Another reason to cull business cases out of the larger civil docket is the complexity of business cases. The popular misconception is that tort cases are clogging our courts, but a comprehensive study of federal court dockets demonstrates that most intractable cases involve business disputes. Special Report: Probing the Backlog, National Law Journal, Aug. 7, 1995. The study found that in federal court, business litigation comprises 32.2 percent of the cases more than three years old. James DeAnda, former Chief Judge of the Federal District Court for the Southern District of Texas, is quoted as saying that business cases pose unique challenges and generally are more complicated and take more time and more preparation and more discovery.... There are no fender-benders in business litigation. There is always an 'et al.' at the end of it and 'et al.' means 'look out.' Id. Obviously, federal court docket information does not translate directly to the state court setting, but there is no reason to believe either that the business cases in our state courts are less complex than those in the federal courts, or that segregating business matters from the other civil cases would not achieve significant economies in terms of judicial resources.
There is no question that the notion of allocating certain court resources to the resolution of inter-business disputes is rapidly gaining popularity nationally. Currently, Delaware, Illinois, New York, New Jersey, North Carolina and Wisconsin all have specialized courts to handle business disputes. Ironically, the Report of the New York State Bar Association's Commercial and Federal Litigation Section identifies the fact that Pennsylvania, a neighboring state, is considering creating a business court to make Pennsylvania more attractive to business as a reason why New York should continue with its pilot program. A Commercial Court for New York, New York State Bar Association (Jan. 19, 1996). Apart from Delaware, all these courts are relatively new. Other states - California, Hawaii, Michigan, Minnesota, Ohio, Texas and Florida - are currently considering creating specialized forums for business. This is a situation where keeping up with our neighboring states may be the only way to avoid losing the competition for businesses to them.
A study released in earlier this year by Dun & Bradstreet indicates that Pennsylvania suffered the fifth largest loss of jobs and businesses of any state in the country from 1990-1995. Philadelphia Inquirer, January 7, 1997. Conversely, our neighbors, New Jersey and Delaware, were among the leaders nationally in attracting new businesses across state lines. Those should be frightening statistics for anyone who lives or works in Pennsylvania. They certainly frighten me. But even if we were not at a competitive disadvantage with Delaware, we should still be looking at every strategy that could make Pennsylvania a better business address. Even Delaware, the acknowledged king of business incorporations, continues to fine tune its procedures for handling business disputes. Business People's Court, Philadelphia Business Journal (December 6, 1996). In May, 1993, Governor Carper's Commission on Major Commercial Litigation Reform proposed a summary procedure for the accelerated resolution of business disputes. See Delaware's new summary procedure..., National Law Journal (April 4, 1994).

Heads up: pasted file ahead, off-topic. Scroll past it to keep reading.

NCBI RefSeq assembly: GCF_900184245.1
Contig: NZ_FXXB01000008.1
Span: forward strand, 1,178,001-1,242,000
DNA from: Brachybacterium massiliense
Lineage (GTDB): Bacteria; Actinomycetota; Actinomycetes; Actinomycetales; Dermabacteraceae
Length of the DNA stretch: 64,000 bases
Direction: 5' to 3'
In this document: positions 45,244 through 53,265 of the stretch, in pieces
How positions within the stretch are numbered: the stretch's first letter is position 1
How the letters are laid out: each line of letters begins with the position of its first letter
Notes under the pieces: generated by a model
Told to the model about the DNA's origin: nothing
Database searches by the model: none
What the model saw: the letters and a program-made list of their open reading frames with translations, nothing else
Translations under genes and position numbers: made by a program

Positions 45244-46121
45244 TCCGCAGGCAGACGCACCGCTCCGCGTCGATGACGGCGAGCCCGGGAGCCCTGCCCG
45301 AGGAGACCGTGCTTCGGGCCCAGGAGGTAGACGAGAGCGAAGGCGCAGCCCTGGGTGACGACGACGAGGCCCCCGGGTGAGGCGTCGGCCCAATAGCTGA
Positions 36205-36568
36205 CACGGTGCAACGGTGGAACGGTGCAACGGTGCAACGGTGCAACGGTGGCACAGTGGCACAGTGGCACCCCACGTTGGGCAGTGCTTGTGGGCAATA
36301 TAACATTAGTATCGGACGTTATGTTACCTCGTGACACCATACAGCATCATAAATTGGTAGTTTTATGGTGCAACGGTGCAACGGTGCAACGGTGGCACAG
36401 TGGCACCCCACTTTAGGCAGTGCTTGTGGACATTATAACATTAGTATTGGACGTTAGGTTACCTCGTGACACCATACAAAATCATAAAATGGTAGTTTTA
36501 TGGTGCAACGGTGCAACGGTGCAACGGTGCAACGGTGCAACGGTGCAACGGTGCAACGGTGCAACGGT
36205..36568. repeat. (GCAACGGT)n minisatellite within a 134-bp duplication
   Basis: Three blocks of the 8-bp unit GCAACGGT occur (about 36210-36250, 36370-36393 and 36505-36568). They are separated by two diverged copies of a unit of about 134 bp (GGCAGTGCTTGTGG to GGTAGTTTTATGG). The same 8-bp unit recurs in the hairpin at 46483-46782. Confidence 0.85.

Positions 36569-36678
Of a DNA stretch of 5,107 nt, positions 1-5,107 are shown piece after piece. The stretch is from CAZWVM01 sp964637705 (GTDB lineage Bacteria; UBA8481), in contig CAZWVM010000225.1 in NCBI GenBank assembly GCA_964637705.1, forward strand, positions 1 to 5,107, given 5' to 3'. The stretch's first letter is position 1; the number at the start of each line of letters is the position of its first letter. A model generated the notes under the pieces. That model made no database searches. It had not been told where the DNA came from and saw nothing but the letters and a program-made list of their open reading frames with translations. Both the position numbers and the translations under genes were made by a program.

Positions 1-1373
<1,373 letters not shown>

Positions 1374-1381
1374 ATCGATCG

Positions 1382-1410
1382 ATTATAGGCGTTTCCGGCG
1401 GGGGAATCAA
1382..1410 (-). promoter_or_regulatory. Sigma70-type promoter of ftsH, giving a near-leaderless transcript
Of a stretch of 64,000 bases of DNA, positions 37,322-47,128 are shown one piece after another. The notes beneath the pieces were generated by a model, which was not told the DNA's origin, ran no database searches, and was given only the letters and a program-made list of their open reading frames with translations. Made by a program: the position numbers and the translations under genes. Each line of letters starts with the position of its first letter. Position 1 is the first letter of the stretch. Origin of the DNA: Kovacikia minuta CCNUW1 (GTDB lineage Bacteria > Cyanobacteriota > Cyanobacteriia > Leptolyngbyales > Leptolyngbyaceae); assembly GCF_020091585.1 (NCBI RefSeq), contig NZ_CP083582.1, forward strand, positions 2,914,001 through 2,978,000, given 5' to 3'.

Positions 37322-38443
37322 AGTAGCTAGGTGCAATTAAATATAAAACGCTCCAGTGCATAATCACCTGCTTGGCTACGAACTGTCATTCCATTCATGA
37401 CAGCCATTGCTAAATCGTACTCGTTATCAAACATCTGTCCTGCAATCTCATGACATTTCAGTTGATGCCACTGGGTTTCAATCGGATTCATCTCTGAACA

I know that this hearing is intended to focus primarily on Senate Bill 570, which would create a statewide Commerce Court for the resolution of such disputes. Although we have no formal position on that legislation in its current form, if we can be said to have served as a catalyst to spark debate regarding S.B. 570 or any of the alternative approaches to create a specialized forum for business disputes in Pennsylvania, we are pleased to have played that role.
As I stated in my remarks to our membership in December, Whether you support or oppose a specific proposal, can there be any doubt of our need to appeal to business and industry to look to Pennsylvania, not only as a legal marketplace but as a welcome home for growth and development?
Again, thank you for the opportunity to be here today and to be heard in support of efforts to make Pennsylvania a desirable corporate address. If you have any questions for me now, I would be happy to address them. I am grateful for your attention today and look forward to working together with you in the future on this and other issues.